15. 16. Future trends : app 500 biotech drugs in clinical trials in 2007 480 are protein-based, 11 gene therapy, 14 antisense DNA or RNAi-based products
  16. 17. 2 nd generation: Insulins
  17. 18. 2nd generation: Darbepoietin
  18. 19. Trends and perspectives <ul><li>1 st generation of biopharmaceuticals </li></ul><ul><li>2 nd generation of biopharmaceuticals </li></ul><ul><li>Introduction of biosimilars </li></ul><ul><li>Novel technologies for R&D and advanced drug delivery </li></ul><ul><li>Gene therapy and tissue engineering </li></ul><ul><li>Personalised drug therapy </li></ul>
  19. 20. Proteins vs SCE: complexity Size Structure Modification Stability Epoetin Aspirin Denaturation, Aggregation, Degradation, Oxidation, ... Glycosylation, Acylation, etc.
  20. 21. IgG Antibody ~ 25,000 atoms Aspirin 21 atoms hGH ~ 3000 atoms Large Biologic Small Molecule Drug Large Molecule Drug Car ~ 3000 lbs F16 Jet ~ 25,000 lbs (without fuel) Bike ~ 20 lbs Proteins: Size, Structure & Complexity Complexity Size Source: Genentech
  21. 22. Manufacturing of recombinant Proteins is a complex p rocess DNA Vector Cloning into DNA Vector Large-scale Fermentation Downstreaming Transfer into Host Cell, Expression, Screening/Selection e.g., bacterial or mammalian cell Formulation
  22. 23. Biosimilars Manufacturers: Different Process – different Product Maybe the same genetic sequence (Probably) a different DNA vector A different recombinant cell expression system A different fermentation process A different downstreaming protocol Different in-process controls Maybe a different formulation A second manufacturer uses... DNA Vector Cloning into DNA Vector Large-Scale Fermentation Downstreaming Formulation Transfer into Host Cell, Expression e.g., bacterial or mammalian cell
  23. 24. Two complex biopharmaceuticals cannot be „the same “ but „similar“ <ul><li>IDENTICAL </li></ul><ul><li>The product attributes are the same as those of the comparator drug (difficult for complex products) </li></ul>Therefore, “Biogenerics” cannot exist. Pictures taken from: http://savingsandclone.com/news/press_room.html <ul><li>SIMILAR </li></ul><ul><li>The product attributes are similar enough to establish the same safety and efficacy as the comparator drug </li></ul>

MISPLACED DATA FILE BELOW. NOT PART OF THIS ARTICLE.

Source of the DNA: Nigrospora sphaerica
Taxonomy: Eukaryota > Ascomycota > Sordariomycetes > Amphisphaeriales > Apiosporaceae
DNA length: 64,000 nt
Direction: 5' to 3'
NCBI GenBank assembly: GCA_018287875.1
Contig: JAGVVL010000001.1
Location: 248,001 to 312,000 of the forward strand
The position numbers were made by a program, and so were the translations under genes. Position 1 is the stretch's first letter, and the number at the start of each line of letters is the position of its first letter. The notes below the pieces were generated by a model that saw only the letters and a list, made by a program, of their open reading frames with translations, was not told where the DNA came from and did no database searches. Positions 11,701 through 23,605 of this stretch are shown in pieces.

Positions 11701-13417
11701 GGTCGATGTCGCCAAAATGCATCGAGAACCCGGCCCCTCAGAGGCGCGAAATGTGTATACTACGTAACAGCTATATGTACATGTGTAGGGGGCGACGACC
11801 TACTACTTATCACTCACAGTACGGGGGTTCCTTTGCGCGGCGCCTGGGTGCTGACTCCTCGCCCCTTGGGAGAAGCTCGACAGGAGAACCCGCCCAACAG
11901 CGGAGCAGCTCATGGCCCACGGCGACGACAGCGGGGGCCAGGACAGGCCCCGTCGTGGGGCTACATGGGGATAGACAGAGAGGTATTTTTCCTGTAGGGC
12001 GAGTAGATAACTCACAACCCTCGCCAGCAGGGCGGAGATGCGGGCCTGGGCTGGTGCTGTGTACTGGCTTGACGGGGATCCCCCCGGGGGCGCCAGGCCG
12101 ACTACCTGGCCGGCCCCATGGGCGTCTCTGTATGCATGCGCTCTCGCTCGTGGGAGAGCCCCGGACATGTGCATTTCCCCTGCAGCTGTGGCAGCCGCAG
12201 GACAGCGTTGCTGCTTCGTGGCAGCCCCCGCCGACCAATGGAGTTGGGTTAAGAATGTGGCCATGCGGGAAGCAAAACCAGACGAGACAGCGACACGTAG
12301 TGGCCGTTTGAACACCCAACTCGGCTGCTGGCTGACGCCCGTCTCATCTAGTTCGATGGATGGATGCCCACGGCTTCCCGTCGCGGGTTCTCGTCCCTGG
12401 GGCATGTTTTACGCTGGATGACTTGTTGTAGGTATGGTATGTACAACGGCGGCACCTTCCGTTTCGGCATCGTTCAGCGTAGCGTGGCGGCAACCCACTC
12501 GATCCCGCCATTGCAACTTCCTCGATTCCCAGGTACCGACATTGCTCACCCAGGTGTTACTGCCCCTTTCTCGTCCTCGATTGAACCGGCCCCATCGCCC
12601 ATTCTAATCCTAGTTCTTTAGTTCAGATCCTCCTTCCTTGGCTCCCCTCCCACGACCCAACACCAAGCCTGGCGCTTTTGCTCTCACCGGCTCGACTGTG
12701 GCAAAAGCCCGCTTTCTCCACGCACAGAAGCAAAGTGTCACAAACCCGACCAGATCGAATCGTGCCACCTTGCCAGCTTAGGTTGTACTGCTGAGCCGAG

24. 25. Trends and perspectives <ul><li>1 st generation of biopharmaceuticals </li></ul><ul><li>2 nd generation of biopharmaceuticals </li></ul><ul><li>Introduction of biosimilars </li></ul><ul><li>Novel technologies for R&D and advanced drug delivery </li></ul><ul><li>Gene therapy and tissue engineering </li></ul><ul><li>Personalised drug therapy </li></ul>
  25. 26. Phage display technology <ul><li>Development of: </li></ul><ul><li>-recombinant antibodies </li></ul><ul><li>New peptidic ligands </li></ul><ul><li>Peptidomimetic drugs </li></ul>
  26. 27. Trends and perspectives <ul><li>1 st generation of biopharmaceuticals </li></ul><ul><li>2 nd generation of biopharmaceuticals </li></ul><ul><li>Introduction of biosimilars </li></ul><ul><li>Novel technologies for R&D and advanced drug delivery </li></ul><ul><li>Gene therapy and tissue engineering </li></ul><ul><li>Personalised drug therapy </li></ul>
  27. 28. Future trends: Gene therapy 1939 2007
  28. 29. Gene therapy
  29. 30. Future trends: Gene therapy <ul><li>Viral </li></ul><ul><li>Non-viral </li></ul>a) In vivo b) In vitro, c) Ex vivo a) Somatic b) Stem cell Target cells: Technology: DNA transfer:
  30. 31. Gene therapy-delivery
  31. 32. “ Ex vivo” gene therapy of severe combined immunodeficiency (SCID)
  32. 33. Gene therapy-gene silencing
  33. 34. Cell and tisssue engineering
  34. 35. Trends and perspectives <ul><li>1 st generation of biopharmaceuticals </li></ul><ul><li>2 nd generation of biopharmaceuticals </li></ul><ul><li>Introduction of biosimilars </li></ul><ul><li>Novel technologies for R&D and advanced drug delivery </li></ul><ul><li>Gene therapy and tissue engineering </li></ul><ul><li>Personalised drug therapy </li></ul>
  35. 36. … .and long-term future perspective? ???